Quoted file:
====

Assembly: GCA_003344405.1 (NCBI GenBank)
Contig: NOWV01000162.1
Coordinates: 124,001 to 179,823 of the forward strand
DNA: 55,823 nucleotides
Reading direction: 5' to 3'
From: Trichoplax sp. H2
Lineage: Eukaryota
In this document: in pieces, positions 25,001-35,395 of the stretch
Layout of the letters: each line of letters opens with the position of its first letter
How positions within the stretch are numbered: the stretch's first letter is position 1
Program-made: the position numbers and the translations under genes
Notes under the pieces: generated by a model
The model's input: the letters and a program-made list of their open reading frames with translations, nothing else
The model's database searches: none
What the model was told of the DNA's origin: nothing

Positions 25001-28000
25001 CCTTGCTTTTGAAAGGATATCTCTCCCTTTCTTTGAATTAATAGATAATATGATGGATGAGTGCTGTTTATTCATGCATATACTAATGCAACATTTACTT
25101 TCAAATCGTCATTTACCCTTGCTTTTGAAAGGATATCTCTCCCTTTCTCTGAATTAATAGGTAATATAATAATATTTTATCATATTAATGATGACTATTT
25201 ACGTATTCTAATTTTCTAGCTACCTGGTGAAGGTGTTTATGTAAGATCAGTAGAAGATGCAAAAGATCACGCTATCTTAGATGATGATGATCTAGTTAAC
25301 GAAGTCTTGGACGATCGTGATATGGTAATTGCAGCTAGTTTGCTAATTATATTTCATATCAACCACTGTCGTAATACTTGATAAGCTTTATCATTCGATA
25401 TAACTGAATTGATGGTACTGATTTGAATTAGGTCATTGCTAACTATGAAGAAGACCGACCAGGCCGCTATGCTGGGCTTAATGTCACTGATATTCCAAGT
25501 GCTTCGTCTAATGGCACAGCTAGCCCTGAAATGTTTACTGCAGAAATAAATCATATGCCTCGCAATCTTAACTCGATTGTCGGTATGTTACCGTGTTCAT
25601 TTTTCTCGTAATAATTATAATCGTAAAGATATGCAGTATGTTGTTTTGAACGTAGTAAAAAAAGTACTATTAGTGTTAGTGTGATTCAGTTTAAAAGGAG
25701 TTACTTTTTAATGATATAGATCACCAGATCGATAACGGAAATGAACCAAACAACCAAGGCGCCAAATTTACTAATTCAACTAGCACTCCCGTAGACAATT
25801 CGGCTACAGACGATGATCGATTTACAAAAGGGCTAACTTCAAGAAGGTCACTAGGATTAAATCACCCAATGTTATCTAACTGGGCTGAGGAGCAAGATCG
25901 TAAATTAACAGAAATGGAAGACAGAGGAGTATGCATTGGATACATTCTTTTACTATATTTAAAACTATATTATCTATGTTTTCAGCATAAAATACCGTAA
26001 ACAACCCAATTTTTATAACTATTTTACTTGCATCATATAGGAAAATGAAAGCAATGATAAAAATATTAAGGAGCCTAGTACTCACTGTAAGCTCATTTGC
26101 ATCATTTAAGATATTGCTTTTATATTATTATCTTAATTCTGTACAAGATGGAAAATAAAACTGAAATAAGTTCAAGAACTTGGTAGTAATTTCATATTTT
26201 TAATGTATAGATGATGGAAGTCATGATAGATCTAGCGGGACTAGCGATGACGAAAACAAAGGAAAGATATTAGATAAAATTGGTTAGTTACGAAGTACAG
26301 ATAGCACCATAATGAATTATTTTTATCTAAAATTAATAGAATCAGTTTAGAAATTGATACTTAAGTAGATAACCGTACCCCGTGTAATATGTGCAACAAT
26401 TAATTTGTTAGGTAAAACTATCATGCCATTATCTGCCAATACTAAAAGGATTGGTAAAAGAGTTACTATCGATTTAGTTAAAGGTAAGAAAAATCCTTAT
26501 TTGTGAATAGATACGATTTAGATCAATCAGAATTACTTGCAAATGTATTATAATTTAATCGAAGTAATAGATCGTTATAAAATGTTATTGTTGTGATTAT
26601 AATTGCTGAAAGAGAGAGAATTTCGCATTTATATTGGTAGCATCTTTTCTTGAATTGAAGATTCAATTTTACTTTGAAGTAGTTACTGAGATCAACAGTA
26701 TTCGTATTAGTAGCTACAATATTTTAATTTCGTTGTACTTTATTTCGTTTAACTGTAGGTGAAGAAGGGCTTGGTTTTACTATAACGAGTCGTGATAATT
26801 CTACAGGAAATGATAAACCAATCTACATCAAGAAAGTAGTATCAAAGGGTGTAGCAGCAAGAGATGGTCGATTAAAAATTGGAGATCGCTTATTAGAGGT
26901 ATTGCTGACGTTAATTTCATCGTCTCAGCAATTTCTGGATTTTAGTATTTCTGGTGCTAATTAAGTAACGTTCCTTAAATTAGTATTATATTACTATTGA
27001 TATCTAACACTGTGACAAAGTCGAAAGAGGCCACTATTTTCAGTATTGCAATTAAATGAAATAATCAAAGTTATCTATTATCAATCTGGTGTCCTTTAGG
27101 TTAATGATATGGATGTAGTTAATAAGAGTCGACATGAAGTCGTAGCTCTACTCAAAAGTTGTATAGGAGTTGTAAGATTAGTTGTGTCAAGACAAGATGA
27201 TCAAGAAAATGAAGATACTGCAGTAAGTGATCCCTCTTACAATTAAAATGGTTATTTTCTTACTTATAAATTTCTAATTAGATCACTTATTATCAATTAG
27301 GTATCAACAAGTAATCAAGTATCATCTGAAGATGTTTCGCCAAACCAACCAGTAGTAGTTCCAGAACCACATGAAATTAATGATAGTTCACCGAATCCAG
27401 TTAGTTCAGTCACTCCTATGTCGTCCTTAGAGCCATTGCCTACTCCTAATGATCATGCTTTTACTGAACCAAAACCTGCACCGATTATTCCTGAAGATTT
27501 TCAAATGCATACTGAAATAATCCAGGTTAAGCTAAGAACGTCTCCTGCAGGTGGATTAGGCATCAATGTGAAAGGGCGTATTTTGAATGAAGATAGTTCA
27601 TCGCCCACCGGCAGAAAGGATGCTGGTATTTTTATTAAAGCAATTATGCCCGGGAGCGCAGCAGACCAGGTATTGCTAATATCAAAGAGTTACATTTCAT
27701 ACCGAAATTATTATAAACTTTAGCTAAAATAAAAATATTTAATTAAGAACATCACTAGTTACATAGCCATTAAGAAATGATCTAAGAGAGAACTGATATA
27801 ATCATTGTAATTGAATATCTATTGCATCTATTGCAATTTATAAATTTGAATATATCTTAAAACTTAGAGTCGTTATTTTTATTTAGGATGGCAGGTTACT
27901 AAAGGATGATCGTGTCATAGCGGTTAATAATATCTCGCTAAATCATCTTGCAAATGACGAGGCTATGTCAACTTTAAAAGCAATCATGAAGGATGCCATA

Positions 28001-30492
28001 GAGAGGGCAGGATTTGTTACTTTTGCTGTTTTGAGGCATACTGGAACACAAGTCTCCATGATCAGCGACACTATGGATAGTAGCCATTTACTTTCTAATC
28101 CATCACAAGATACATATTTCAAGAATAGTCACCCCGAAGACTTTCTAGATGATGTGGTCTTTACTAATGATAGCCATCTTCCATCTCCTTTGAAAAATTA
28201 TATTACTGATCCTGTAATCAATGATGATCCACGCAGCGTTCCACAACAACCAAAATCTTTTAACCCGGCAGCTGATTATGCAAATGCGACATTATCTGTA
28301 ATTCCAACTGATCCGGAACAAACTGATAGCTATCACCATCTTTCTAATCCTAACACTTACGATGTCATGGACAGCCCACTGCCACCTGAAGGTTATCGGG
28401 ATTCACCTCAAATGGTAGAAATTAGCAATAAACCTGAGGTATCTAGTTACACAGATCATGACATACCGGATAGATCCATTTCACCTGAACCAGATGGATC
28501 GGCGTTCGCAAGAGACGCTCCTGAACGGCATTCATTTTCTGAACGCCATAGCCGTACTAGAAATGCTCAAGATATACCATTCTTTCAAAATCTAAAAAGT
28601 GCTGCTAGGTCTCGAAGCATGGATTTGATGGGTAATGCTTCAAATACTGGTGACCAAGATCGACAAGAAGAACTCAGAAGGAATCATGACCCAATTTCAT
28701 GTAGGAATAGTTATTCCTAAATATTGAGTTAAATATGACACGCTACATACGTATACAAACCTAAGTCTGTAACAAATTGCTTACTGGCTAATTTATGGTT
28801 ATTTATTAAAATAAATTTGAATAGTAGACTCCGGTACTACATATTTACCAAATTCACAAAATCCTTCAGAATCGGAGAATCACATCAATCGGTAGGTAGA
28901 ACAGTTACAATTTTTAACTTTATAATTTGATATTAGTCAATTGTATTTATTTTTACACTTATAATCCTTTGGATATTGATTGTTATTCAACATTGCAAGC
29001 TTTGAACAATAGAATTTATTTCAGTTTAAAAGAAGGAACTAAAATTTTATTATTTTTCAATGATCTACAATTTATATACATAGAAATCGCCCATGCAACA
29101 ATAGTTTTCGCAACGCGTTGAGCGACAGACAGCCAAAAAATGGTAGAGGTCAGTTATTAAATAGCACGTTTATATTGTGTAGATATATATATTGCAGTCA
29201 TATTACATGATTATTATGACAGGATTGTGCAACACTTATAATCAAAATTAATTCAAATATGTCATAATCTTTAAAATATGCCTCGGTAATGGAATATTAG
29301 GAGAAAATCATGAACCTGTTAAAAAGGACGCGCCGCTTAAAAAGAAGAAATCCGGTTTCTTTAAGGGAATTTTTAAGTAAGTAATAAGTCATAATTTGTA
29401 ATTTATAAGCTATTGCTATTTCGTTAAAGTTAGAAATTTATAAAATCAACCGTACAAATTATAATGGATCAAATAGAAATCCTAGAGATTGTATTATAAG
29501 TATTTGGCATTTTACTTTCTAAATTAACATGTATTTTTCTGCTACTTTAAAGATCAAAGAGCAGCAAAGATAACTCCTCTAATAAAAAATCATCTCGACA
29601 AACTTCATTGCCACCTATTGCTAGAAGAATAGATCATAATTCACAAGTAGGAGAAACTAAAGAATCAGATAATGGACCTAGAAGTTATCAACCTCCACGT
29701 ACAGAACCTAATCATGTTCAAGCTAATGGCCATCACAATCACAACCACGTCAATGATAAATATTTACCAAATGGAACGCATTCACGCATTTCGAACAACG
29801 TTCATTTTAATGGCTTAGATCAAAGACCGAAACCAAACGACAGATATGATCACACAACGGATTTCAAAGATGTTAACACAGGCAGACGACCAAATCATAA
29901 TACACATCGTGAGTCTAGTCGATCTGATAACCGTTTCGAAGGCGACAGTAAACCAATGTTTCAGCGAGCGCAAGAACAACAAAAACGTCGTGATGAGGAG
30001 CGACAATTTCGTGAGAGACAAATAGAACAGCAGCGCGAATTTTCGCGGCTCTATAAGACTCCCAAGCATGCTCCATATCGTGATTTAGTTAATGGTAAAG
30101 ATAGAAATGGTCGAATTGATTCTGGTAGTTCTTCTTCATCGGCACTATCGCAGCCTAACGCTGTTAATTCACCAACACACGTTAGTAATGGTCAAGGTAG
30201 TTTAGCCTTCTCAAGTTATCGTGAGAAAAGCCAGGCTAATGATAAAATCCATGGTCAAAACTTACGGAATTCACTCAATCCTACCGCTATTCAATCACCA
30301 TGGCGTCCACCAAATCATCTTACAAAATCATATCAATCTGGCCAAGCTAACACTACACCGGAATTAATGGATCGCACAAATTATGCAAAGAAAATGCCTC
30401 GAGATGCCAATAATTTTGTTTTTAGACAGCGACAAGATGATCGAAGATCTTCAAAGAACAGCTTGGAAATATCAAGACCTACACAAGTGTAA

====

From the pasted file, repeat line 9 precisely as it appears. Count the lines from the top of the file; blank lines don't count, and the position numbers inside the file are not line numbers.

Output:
Layout of the letters: each line of letters opens with the position of its first letter